Filing 45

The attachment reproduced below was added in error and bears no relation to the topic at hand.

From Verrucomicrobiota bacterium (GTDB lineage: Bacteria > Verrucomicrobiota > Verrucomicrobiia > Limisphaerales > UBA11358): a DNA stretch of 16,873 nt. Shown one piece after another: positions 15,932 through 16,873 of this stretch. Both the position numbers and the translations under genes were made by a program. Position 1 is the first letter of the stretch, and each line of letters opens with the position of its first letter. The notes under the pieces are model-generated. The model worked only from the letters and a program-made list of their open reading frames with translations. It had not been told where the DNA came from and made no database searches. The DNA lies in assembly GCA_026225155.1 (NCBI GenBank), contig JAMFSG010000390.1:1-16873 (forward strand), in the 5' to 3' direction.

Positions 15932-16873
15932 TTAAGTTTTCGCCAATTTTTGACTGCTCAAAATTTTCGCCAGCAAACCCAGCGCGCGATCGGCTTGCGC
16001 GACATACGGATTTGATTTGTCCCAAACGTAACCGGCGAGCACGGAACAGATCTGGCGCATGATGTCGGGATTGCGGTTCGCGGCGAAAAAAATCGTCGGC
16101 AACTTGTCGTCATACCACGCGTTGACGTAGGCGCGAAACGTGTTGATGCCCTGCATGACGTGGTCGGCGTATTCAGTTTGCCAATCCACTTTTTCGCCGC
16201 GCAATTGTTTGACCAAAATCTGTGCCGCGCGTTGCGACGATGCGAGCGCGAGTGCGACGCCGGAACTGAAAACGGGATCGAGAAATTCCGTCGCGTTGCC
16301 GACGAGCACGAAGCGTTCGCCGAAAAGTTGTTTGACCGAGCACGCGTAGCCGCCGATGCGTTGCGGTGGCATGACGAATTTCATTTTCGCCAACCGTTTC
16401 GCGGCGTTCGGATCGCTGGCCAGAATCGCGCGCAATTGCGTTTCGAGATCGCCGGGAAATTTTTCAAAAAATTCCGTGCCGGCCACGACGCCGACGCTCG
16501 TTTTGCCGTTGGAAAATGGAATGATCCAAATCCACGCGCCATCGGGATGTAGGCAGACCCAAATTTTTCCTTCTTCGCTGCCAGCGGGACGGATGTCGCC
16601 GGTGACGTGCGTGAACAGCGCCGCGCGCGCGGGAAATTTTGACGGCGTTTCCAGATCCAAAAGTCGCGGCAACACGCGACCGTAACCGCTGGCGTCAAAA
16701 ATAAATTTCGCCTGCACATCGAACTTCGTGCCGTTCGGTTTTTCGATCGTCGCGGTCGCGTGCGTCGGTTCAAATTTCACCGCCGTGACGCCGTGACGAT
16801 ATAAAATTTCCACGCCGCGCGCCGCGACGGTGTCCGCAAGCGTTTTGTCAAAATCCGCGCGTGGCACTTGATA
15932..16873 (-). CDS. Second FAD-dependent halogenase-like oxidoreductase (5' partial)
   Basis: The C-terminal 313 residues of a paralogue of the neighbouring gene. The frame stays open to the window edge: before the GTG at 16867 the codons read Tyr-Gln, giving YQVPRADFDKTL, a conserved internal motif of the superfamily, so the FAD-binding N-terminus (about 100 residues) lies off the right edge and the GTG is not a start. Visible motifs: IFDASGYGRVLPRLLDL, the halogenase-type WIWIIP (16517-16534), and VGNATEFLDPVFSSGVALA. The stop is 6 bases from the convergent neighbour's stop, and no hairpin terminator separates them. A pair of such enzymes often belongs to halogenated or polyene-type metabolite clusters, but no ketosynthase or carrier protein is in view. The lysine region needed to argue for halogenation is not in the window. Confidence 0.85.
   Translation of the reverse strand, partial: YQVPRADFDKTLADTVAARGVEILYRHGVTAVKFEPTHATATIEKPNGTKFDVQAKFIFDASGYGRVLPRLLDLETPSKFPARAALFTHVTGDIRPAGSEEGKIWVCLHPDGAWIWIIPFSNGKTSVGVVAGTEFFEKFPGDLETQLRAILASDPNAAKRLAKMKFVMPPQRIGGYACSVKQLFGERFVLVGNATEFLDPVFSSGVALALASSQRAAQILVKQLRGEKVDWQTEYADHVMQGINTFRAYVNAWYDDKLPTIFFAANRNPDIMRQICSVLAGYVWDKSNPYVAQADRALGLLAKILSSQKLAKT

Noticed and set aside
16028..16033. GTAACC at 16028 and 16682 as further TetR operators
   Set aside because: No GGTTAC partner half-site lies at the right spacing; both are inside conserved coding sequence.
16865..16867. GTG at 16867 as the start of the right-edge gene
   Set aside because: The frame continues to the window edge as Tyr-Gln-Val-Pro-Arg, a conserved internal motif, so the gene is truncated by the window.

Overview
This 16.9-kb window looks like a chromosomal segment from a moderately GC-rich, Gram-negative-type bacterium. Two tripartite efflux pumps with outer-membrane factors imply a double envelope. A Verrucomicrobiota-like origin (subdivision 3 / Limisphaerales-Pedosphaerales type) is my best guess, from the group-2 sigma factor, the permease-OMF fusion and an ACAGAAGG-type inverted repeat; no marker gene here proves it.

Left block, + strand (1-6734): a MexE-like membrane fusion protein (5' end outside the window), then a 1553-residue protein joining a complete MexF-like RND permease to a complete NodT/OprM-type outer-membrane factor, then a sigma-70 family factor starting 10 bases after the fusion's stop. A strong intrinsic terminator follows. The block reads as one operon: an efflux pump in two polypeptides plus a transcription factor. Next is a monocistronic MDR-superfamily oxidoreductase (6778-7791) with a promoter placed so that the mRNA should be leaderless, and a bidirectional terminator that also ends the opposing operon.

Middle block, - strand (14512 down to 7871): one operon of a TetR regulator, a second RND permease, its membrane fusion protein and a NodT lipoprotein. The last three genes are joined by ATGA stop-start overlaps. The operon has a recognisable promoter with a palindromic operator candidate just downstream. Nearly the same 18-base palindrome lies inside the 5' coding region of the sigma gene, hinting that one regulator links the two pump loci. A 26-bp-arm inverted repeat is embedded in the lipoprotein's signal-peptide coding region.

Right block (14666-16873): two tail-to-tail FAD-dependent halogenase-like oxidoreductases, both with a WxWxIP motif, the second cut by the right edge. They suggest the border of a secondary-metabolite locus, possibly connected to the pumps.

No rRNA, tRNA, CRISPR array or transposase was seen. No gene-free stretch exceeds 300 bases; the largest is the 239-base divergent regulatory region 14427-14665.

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IN THE UNITED STATES DISTRICT COURT FOR THE EASTERN DISTRICT OF PENNSYLVANIA KAREN O’CONNER CIVIL ACTION v. NO. 15-5051 THE PNC FINANCIAL SERVICES GROUP, INC. AND AFFILIATES LONGTERM DISABILITY PLAN MEMORANDUM RE CROSS-MOTIONS FOR SUMMARY JUDGMENT Baylson, J. November 13, 2017 As an employee at PNC Bank, National Association (“PNC”), Plaintiff Karen O’Conner (“Ms. O’Conner”) participated in the PNC Financial Services Group, Inc. and Affiliates LongTerm Disability Plan, which is the Defendant in this action (the “Plan”). 1 In 2014, Ms. O’Conner sought long-term disability (“LTD”) benefits under the Plan due to Crohn’s Disease, Diabetes, Hypertension, depression, and knee and back pain. After conducting a review of her medical history, which included reviews by five independent physicians, PNC’s claim administrator, Liberty Life Assurance Company of Boston (“Liberty”), concluded that Ms. O’Conner was not disabled pursuant to the terms of the Plan. After unsuccessfully appealing the decision to Liberty, Ms. O’Conner filed this lawsuit for a declaratory judgment pursuant to § 502(a)(1)(B) of the Employee Retirement Income Security Act (“ERISA”) by a beneficiary “to recover benefits due to him under the terms of his plan, to enforce his rights under the terms of his plan, or to clarify his rights to future benefits under the terms of the plan.” 29 U.S.C § 1132(a)(1)(B). Presently before the Court are the parties’ cross-motions for summary judgment. 1 The Court will refer to the LTD Benefits Summary Plan Description documents (AR 1353-73) as the “Plan documents” for ease of reference. 1 II. FACTUAL BACKGROUND & PROCEDURAL HISTORY Prior to her last day of work on April 25, 2014, Ms. O’Conner had worked at PNC Bank since 1977. (Administrative Record (“AR”), ECF 22 at 85). In a questionnaire she provided to Liberty, she reported that she had worked for PNC in three capacities: as a “Business Banker, Relationship Manager” from January 1977 to August 2008; as “Underwriting I” from August 2008 to August 2013, and as a “Financial Statement Collector” from August 2013 to April 25, 2014. (Id.) She found her job “very stressful.” (Id.). Ms. O’Conner suffered from joint and back pain, Crohn’s Disease, Irritable Bowel Syndrome, diabetes, hypertension, and depression. When asked to describe what prevented her from engaging in “any gainful employment,” she listed “uncontrollable diarrhea, stomach cramping, and pain. Severe knee, leg and foot pain. Difficult to stand, walk, or sit for long periods of time. Diabetic and pressure issues with stress. Trouble with focusing and multitasking.” (AR 84). As a PNC employee, Ms. O’Conner participated in the Plan, which is governed by ERISA. (AR 1372-73). The Plan provides full-time, salaried employees who are out of work for longer than 91 days (the “Elimination Period”) with LTD benefits of up to 60% of the employee’s pre-disability compensation, or up to 70% with employee contribution. (AR 1358). The Plan is fully self-funded, as defined in ERISA. (AR 1434). Benefits pursuant to the Plan are paid out of a separate trust, the Group Benefits Trust, established by PNC solely for that purpose. (Id.). The Plan documents provide that court review of decisions is limited to whether the decision was arbitrary and capricious. (AR 1368). The Plan documents define long-term disability and the “Elimination Period”: Definition of LTD For disabilities that extend beyond 91 consecutive calendar days and are considered long term, the definition of disability is as follows: 2 • For the first 24 months (from the date LTD benefits begin): you are disabled if your disability makes you unable to perform the material or essential duties of your own occupation as it is normally performed in the national economy… The claims administrator determines whether your disability meets these definitions. Elimination Period You can begin receiving LTD benefits after you have been totally disabled due to an injury or illness for 91 consecutive days...This is called the elimination period. (AR 1357). LTD benefits may be denied where the claimant fails to submit proof of disability upon request. (AR 1364). As a condition under the Plan, a claimant “may be required to submit whatever proof the Plan Administrator may require (either directly to the Plan Administrator or to any person delegated by it).” (AR 1371). In order to evaluate Ms. O’Conner’s claim for LTD benefits, Liberty sent letters to physicians with whom she met regarding her symptoms: Dr. Linda Good, Ms. O’Conner’s primary care physician (AR 49-50), and Dr. Michael Cavanaugh, orthopaedic specialist (AR 5253). Liberty asked these physicians to submit Ms. O’Conner’s medical records for purposes of evaluating her LTD eligibility. (AR 49-53). Liberty also sent a letter to Ms. O’Conner, requesting that she provide all medical information necessary to evaluate her eligibility and to demonstrate that she suffers from a disability as defined in the Plan. (AR 56-57). In this letter, Liberty informed Ms. O’Conner that if the requested information was not provided it would make an eligibility determination based on the information available in its file. (AR 57). Liberty informed her in a separate letter that because Ms. O’Conner had not been working since April 26, 2014, her LTD Elimination Period would be satisfied on July 25, 2014. (AR 44). In order to determine whether Ms. O’Conner could still do her job, Liberty asked PNC for a job description of the “Underwriter I” position, which PNC provided (AR 69-70). A 3 vocational specialist engaged by Liberty considered the Underwriter I position to correspond to the job of “Loan Review Analyst,” an occupation defined by the Dictionary of Occupational Titles as “requiring a sedentary physical demand,” in addition to “occasional reaching, handling, and fingering.” (AR 242-43). The vocational specialist further found that the occupation required “constant sitting.” (AR 244). By letter dated December 30, 2014, Liberty informed Ms. O’Conner that she was not entitled to LTD benefits under the Plan. (AR 418-22). Liberty indicated that it considered medical documentation submitted in support of the claim from: Dr. Good, family practice; Dr. Cavanaugh, orthopaedics; Dr. Marie Bailey, gastroenterology; Dr. Michael Franklin, rheumatology; Dr. Gregory Pharo, pain management; and Carol Campbell, Ed.D, therapist. (AR 419-20). The letter stated that, “[b]ased on the available medical information, independent physician reviews and vocational review, occupational impairment from any condition is not supported. Thus, you do not meet your Plan’s definition of disability, and we must deny your claim.” (AR 421). On June 1, 2015, Ms. O’Conner appealed Liberty’s denial of her request for benefits. (AR 406-16). She submitted several hundred pages of new medical documentation in conjunction with her appeal, (AR 406-845), including an affidavit from Ms. O’Conner in which she described her “spinal and leg problem” and stated that, while at work, “[o]n several occasions I nearly had accidents, or had partial accidents trying to get to the bathroom on time.” (AR 768). The original file and the additional documentation were sent to a further three specialists: gastroenterologist Dr. Thomas Liebermann, pain specialist Dr. Philippe Chemaly, Jr., and psychiatrist Dr. Peter Sugerman (AR 1301-29). Dr. Liebermann found that “the claimant may have a mild form of inflammatory bowel disease and possibly irritable bowel syndrome that 4 should not interfere with her work-related activities and that she should have ready access to restroom facilities at work.” (AR 1307). Dr. Sugerman found, after speaking with Ms. O’Conner’s therapist, that “[t]he evidence does not support the presence of functional impairment due to depression…specifically, detailed mental health information is not provided that would document a range of clinically significant symptoms to support a DSM-IV diagnosis of depression and the severity of the symptoms, including frequency, intensity or duration.” (AR 1308). Dr. Chemaly did find impairments, however, and recommended the following restrictions and limitations: Allowance for symptom relieving position breaks every hour from a seated position every hour for 5 to 10 minutes. Sitting is limited to 6 hours in an 8 hour day. Walking and standing would be up to 2 hours in an 8 hour day, however not consecutive with allowance for symptom relieving position breaks for 5 to 10 minutes every half hour. (AR 1310). In an August 30, 2015 letter to Ms. O’Conner’s counsel, Liberty summarized the information in the appeal file and stated its decision to uphold the denial of Ms. O’Conner’s LTD benefits. (AR 1334-42). The letter stated that Liberty “conclude[s], based on a review of all of the medical documentation contained [in] Karen O’Conner’s disability claim file, there is insufficient medical and psychiatric evidence to establish that Ms. O’Conner’s conditions are of a nature and severity that prevent Ms. O’Conner from performing the material and substantial duties of her . . . occupation.” (AR 1341). “Therefore,” Liberty determined, “Ms. O’Conner did not meet the definition of disability, as defined in [the Plan], throughout the Elimination Period and continuously thereafter, and no benefits will be paid.” (Id.). Ms. O’Conner filed this lawsuit on September 8, 2015 against Liberty. (Compl., ECF 1). On November 11, 2016, Ms. O’Conner filed her Amended Complaint, naming the Plan as the 5 only defendant. (Am. Compl., ECF 6). Ms. O’Conner’s only claim for relief is a declaratory judgment specifying, among other things, that she is disabled as defined in the Plan, and that Defendant is obligated to pay continuing LTD benefits pursuant to the Plan, plus interest. (Id. at 6-7). Ms. O’Conner’s motion to remand and for limited discovery was denied on May 20, 2016 (Order Denying Pl.’s Motion for Remand, ECF 25). In March 2017, the parties cross-moved for summary judgment. (Parties Cross-Mot. for Summ. J, ECF 34, 35). The Court subsequently requested that Ms. O’Conner file a counterstatement of facts and a response to the PNC’s motion for summary judgment, and that both parties file supplemental briefs addressing two issues: (1) Third Circuit precedent on how the Court should consider the opinions of treating providers relative to other evidence in the disability determination process and (2) Ms. O’Conner’s position immediately prior to leaving work. (Order Requesting Suppl. Briefing, ECF 38). In a subsequent filing, Ms. O’Conner asserted that she was “not challenging the Plan’s determination that Plaintiff’s occupation was Underwriter, as per the DOT” when she ceased working, although her “job duties changed somewhat in August 2013.” (Pl.’s Suppl. Br., ECF 41 at 4). II. LEGAL STANDARDS A. ERISA Standard of Review In its previous memorandum denying Ms. O’Conner’s motion to remand, the Court decided that Ms. O’Conner’s case was subject to an arbitrary and capricious standard (Mem. in Support of Order Denying Mot. for Remand, ECF 24). The Court relied on the language of the Plan documents, which granted the administrator discretionary authority to make benefits determinations to find that “an ‘arbitrary and capricious’ standard applie[d].” (Id. at 9). The Third Circuit has recently reiterated that, “[u]nder a traditional arbitrary and capricious review, a 6 court can overturn the decision of the plan administrator only if it is without reason, unsupported by substantial evidence or erroneous as a matter of law.” Doroshow v. Hartford Life & Accident Ins. Co., 574 F.3d 230, 234 (3d Cir. 2009). Furthermore, “[t]he scope of this review is narrow, and ‘the court is not free to substitute its own judgment for that of the defendants in determining eligibility for plan benefits.’” Id. (quoting Abnathya v. Hoffmann-La Roche, Inc., 2 F.3d 40, 45 (3d Cir. 1993)). Finally, when deciding whether an administrator’s determination is without reason, unsupported by the evidence, or erroneous as a matter of law, courts must “apply the following rules of construction of contracts to ERISA plans: the plan must be considered as a whole; straightforward, unambiguous language should be given its natural meaning; and, if a specific provision found in the plan conflicts with a general provision, the specific provision should control.” Saltzman v. Independence Blue Cross, 384 Fed. App’x 107, 114 (3d Cir. 2010). B. Summary Judgment Standard Summary judgment is proper only when there exists “no genuine dispute as to any material fact and the movant is entitled to judgment as a matter of law.” Fed. R. Civ. P. 56(a). When deciding whether summary judgment is warranted, a court must “view the facts in the light most favorable to the nonmoving party and draw all inferences in that party’s favor.” Felker v. USW Local 10-901, 697 F. App’x 746, 749 (3d Cir. 2017). On cross-motions for summary judgment, “the court must rule on each party’s motion on an individual and separate basis, determining, for each side, whether a judgment may be entered in accordance with the summary judgment standard.” Marciniak v. Prudential Fin. Ins. Co. of Am., 184 F. App’x 266, 270 (3d Cir. 2006). III. DISCUSSION 7 Because an arbitrary and capricious standard governs, the decision of the Plan administrator may be overturned only if it is “without reason, unsupported by substantial evidence or erroneous as a matter of law.” Miller v. Am. Airlines, Inc., 632 F.3d 837, 845 (3d Cir. 2011). Ms. O’Conner argues only that the decision to deny benefits was unsupported by substantial evidence. PNC argues that Ms. O’Conner failed to bear her burden of showing that the denial was without reason, unsupported by substantial evidence, or legally erroneous. The Court will address the parties’ motions in turn. A. Ms. O’Conner’s Motion Much of Ms. O’Conner’s brief to this Court consists of a long factual recitation recounting her extensive treatment for her various medical issues, each of which culminates in a conclusory statement to the effect that her symptoms preclude her from doing her job. Often Ms. O’Conner takes liberties with the factual record; for example, in the section regarding her gastrointestinal symptoms, she writes, “It appeared from this [physician’s] note that ‘destressing’ at night gave Ms. O’Conner relief from the abdominal pain.” (Pl.’s Mem. in Support of Summ. J., ECF 34 at 14). This assertion is simply not supported by the administrative record. (AR 766). Earlier in her brief, she asserted, entirely without citation to the record, that her “continuous feelings of grief, anger, hopelessness and frustration clearly would affect her ability engage [sic] in meaningful and effective relationships with customers, co-workers and supervisors in any occupational setting.” (Id. at 16). With regard to her orthopedic issues, she argued that she needed aids to walk and that sitting provided only transient relief; pain would deprive her of the “persistence and pace to maintain employment in any setting, let alone the job of Loan Review Analyst.” (Id. at 14). 8 Ms. O’Conner argues that the decision to deny her benefits was “against the substantial evidence” as she chose to present it. However, even had she not cherrypicked from and distorted the record, the record is hardly so unambiguous as she would have the Court believe. Her gastroenterologist described her Crohn’s and IBS as “quiescent” on April 21, 2015. (AR 766). She did not start seeing her therapist until August 11, 2014—after the Elimination Period had elapsed on July 25, 2014. (AR 773). A note from Dr. Good, Ms. O’Conner’s internist, requests that Ms. O’Conner be excused from work because she was “being treated for depression related to her medical illnesses.” (AR 500). Dr. Good’s appointment notes from April 17, 2014 and June 18, 2014 state that Ms. O’Conner “[d]enied sadness or anhedonia in the past 2 weeks.” (AR 490, 502). Dr. Good also found Ms. O’Conner to be “Independent with all ADL’s” (i.e., activities of daily living) on July 19, 2014. (AR 155). And as PNC notes, she did not mention her depression either in the forms she submitted to Liberty on July 7, 2014 (AR 84-85) or in the affidavit dated April 8, 2015 filed along with her appeal to Liberty (AR 768). (ECF 44, Def.’s Reply Br. in Support of Summ J. at 5). In the “legal argument” section of her memorandum in support of summary judgment, which does not cite a single case, Ms. O’Conner contends that the denial of benefits was not supported by substantial evidence. In particular, she takes issue with the opinions of two consulting physicians: Dr. Sugerman, the psychiatrist, and Dr. Chemaly, the pain management specialist. Ms. O’Conner assails Dr. Chemaly’s conclusion that that she could work, subject to some restrictions: Allowance for symptom relieving position breaks every hour from a seated position every hour for 5 to 10 minutes. Sitting is limited to 6 hours in an 8 hour day. Walking and standing would be up to 2 hours in an 8 hour day, however not 9 consecutive with allowance for symptom relieving position breaks for 5 to 10 minutes every half hour. (AR 1310). Her argument that these restrictions preclude her from performing a job that requires “constant sitting” breaks down, as PNC notes, when “constant” is given its technical meaning. Section IV of Appendix C to the Dictionary of Occupational Titles defines “constantly” as “activity or condition exists 2/3 or more of the time.” 2 See also Van Arsdel v. Liberty Life Assurance Co. of Boston, No. CV 14-2579, 2017 WL 1177174, at *13 n.17 (E.D. Pa. Mar. 30, 2017). Dr. Chemaly found her to be able to sit 6 hours out of an 8 hour day, or 3/4 of the time, thus meeting the definition of “constant sitting.” 3 She then asserts, without any citation to medical evidence in the record, that the adaptive devices identified by Liberty’s vocational expert, such as “telescoping [computer] monitor holder/stands,” (AR 1349) would not provide relief from “the pain that would affect her stamina and concentration.” (Pl.’s Mem. in Support of Summ. J., ECF 34 at 20). Moreover, as noted above, her argument that Dr. Chemaly incorrectly found that she was independent with all activities of daily living fails because her own doctor had found the exact same thing. (AR 155). Finally, her attempt to argue that she suffered from cognitively impairing side effects from her medications is simply not supported by the record. She next disputes Dr. Sugerman’s conclusion that her depression was not impairing as “disingenuous” because her treating provider, whom she started seeing only several months after leaving PNC, allegedly thought otherwise. (Pl.’s Mem. in Support of Summ. J., ECF 34 at 22). Ms. O’Conner points to a letter written by her therapist, Carol Campbell, stating that “[Ms. O’Conner] is being treated for major depression…She cannot function at work at this time.” (AR 2 Appendix C: Components of the Definition Trailer - DOT Dictionary of Occupational Titles, https://occupationalinfo.org/appendxc_1.html#STRENGTH (last visited Oct. 5, 2017). 3 She also attempts, creatively, to argue that breaks of up to ten minutes per hour while sitting and up to ten minutes per half-hour while walking or standing mean that she would be off-task half of the day. The numbers simply do not add up. 10 778). She also takes issue with Dr. Sugerman’s characterization of the therapy as occurring “approximately monthly,” which is accurate for the period from January to April 2015, but understates the frequency of therapy between August and December 2014, when Ms. O’Conner saw her therapist on some ten occasions. In her view, therefore, Dr. Sugerman was incorrect that the therapy was “not considered intensive”; however, she takes this statement out of context: the level of therapy Ms. O’Conner documented in the file, in his view, “would not be consistent with a level of care required for a severe and impairing mental condition.” (AR 1313). Noting that the depression “ha[d] been rated as mild by Dr. Good on several occasions,” Dr. Sugerman opined that the record lacked “detailed mental health information…that would document a range of clinically significant symptoms to support a DSM-IV diagnosis of depression and the severity of the symptoms, including frequency, intensity, or duration,” and went on at some length about the sorts of symptoms “that are more reliably recognized as impairing, such as suicidal or homicidal ideation,” among many others. (AR 1308-09). In her supplemental brief, Ms. O’Conner objects to Dr. Sugerman’s failure to acknowledge or the therapist’s statement, sent in response to Dr. Sugerman’s summary of their telephone call, that “[she thought] the depressive symptoms would also preclude employment.” (AR 1332) (emphasis original). 4 The questionnaire Dr. Sugerman was to fill out makes clear that he was to “describe Ms. O’Conner’s psychiatric symptoms, conditions, and any associated impairment(s), for the period 4/28/14 through 7/27/14, and from 7/28/14 forward.” (AR 1312). Ms. Campbell, who began seeing Ms. O’Conner only on August 11, 2014, could not speak to the initial 91-day elimination period after her leaving PNC. (AR 773). 4 Ms. O’Conner points out for the first time in her supplemental brief that although Dr. Sugerman purportedly gave her therapist five business days on July 31, 2015 to respond to his summary of the conversation, he did not wait for Ms. Campbell’s response (received on August 6, 2015) to prepare the final report, dated August 3, 2015. (AR 12991314, 1331-32). Concerning though that may be, that does not change the fact that Ms. Campbell did not start treating Ms. O’Conner until some three and a half months after Ms. O’Conner left PNC. 11 Under ERISA, treating providers are not entitled to deference over other evidence, such as the opinions of a consulting physician, in a plan’s disability determination process. Black & Decker Disability Plan v. Nord, 538 U.S. 822, 825 (2003). Black & Decker explained that although plan administrators “may not arbitrarily refuse to credit a claimant’s reliable evidence, including the opinions of a treating physician,” reviewing courts “have no warrant to require administrators automatically to accord special weight to the opinions of a claimant’s physician” or to “impose on plan administrators a discrete burden of explanation when they credit reliable evidence that conflicts with a treating physician’s evaluation.” Id. at 834. Following Black & Decker, the Third Circuit has held that the opinions of consulting physicians, even those who do not examine the patient, may constitute evidence sufficient to uphold a plan’s denial of benefits under an arbitrary and capricious standard. See Stratton v. E.I. DuPont De Nemours & Co., 363 F.3d 250, 258 (3d Cir. 2004); Young v. Am. Int’l Life Assur. Co. of New York, 357 F. App’x 464 (3d Cir. 2009). Stratton explained that a “professional disagreement” between consulting physicians and treating providers “does not amount to an arbitrary refusal to credit.” 363 F.3d at 258. At best, Ms. O’Conner has shown a disagreement between her therapist and Dr. Sugerman, which, under Black & Decker and Stratton, her provider is not necessarily entitled to win. This is particularly so because her therapist did not start treating her until nearly three and a half months after she left PNC—after the 91-day “elimination period” established by the Plan documents. Similarly, Ms. O’Conner may believe her pain symptoms to be more serious than Dr. Chemaly did, but that alone does give the Court grounds to find that the benefits denial was arbitrary and capricious. In her supplemental brief, Ms. O’Conner that “[a]s a public policy matter, Plaintiff argues that plan administrators should accord a great amount of deference to 12 Plaintiff’s treating physicians” because treating providers know their patients and are not paid by the plan administrator (Pl.’s Suppl. Br., ECF 41 at 3) (emphasis added). She does not, however, identify any binding Third Circuit precedent that would lead this Court to find, in light of Black & Decker and Stratton, that the denial of benefits was arbitrary and capricious. 5 Ms. O’Conner is therefore not entitled to summary judgment, or to the declaratory relief and monetary award of benefits she seeks. B. PNC’s motion PNC not only opposes Ms. O’Conner’s motion for summary judgment argues that it is entitled to summary judgment. PNC argues in its motion that the decision to deny Ms. O’Conner’s benefits was not arbitrary and capricious because Ms. O’Conner has failed to show that it was “without reason, unsupported by substantial evidence or erroneous as a matter of law,” and accordingly, PNC is entitled to summary judgment. (Def.’s Mem. in Support of Summ. J., ECF 35-1 at 9). Ultimately, the Court must decide whether, despite viewing the facts and drawing all inferences in Ms. O’Conner’s favor, no reasonable finder of fact could conclude that the denial of benefits was arbitrary and capricious. Touting the robustness of its review process, PNC asserts that Liberty placed the burden of proving disability on Ms. O’Conner, and she simply did not meet it. (Id. at 8-9). On the basis of much of the information presented above, PNC defends the denial of benefits as supported by substantial evidence, especially since Ms. O’Conner’s own evidence, it asserts, “did not unequivocally support her claim,” such as the fact that Ms. O’Conner’s Crohn’s Disease was not active in July 2014. (Id. at 3). Even if the Court draws all inferences in Ms. O’Conner’s favor, 5 In her supplemental brief, Ms. O’Conner cites a number of district court employing a more exacting standard of review, but these cases employing a “sliding scale” are no longer good law in the wake of Metro. Life Ins. Co. v. Glenn, 554 U.S. 105 (2008). See Estate of Schwing v. The Lilly Health Plan, 562 F.3d 522, 525 (3d Cir. 2009) (holding that the Third Circuit’s “‘sliding scale” approach is no longer valid” post-Glenn). 13 that is a not unfair characterization of the record. The opinions of the treating providers were the substantial evidence Liberty needed to deny Ms. O’Conner’s claim. In her counter-statement of facts, Ms. O’Conner essentially concedes that the Plan documents required her to submit documentation of disability and show disability throughout the elimination period. (Pl.’s Counter-Statement of Facts, ECF 40 at ¶¶ 9-10). She nonetheless seeks to defeat PNC’s motion for summary judgment by complaining that Liberty did not adequately defer to the statements of Dr. Campbell. This argument fails for the reasons discussed above. She also complains that the report of a second vocational expert used by Liberty in its denial neither appeared in the record nor was made available to her counsel. PNC replies that no formal report was prepared, and it relied on the conclusions of Jason Miller set forth in the record at AR 2-3, where indeed they appear. A formal report might have been helpful to Ms. O’Conner’s counsel, but his failure to notice this entry in the event log does not, alone, allow this Court to conclude that the denial was arbitrary and capricious. 6 PNC has shown that the denial of benefits was not “without reason, unsupported by substantial evidence or erroneous as a matter of law” so as to render its decision arbitrary and capricious. See Doroshow, 574 F.3d at 234. It is therefore entitled to summary judgment. IV. CONCLUSION The Court GRANTS the Plan’s motion for summary judgment and DENIES Ms. O’Conner’s cross-motion for summary judgment. An appropriate order follows. O:\CIVIL 15\15-5051 O'conner v PNC Fin. Servs. Grp\15-5051 MSJ Memorandum 11132017.docx 6 Ms. O’Conner also claims defense counsel misrepresented the administrative regarding which treating provider(s) stated that she should be released from work, and defense counsel claims in a reply brief to having made such statements based on a misreading of the “Attending Physician’s Statement of Work Capacity and Impairment” at AR 23-24, in which Dr. Good wrote that Ms. O’Conner should stay home from work starting 4/28/14. However, there does not appear to be any basis to infer that Liberty interpreted the “Attending Physician’s Statement” in the same way that defense counsel initially did, or that such an interpretation affected its disability determination. 14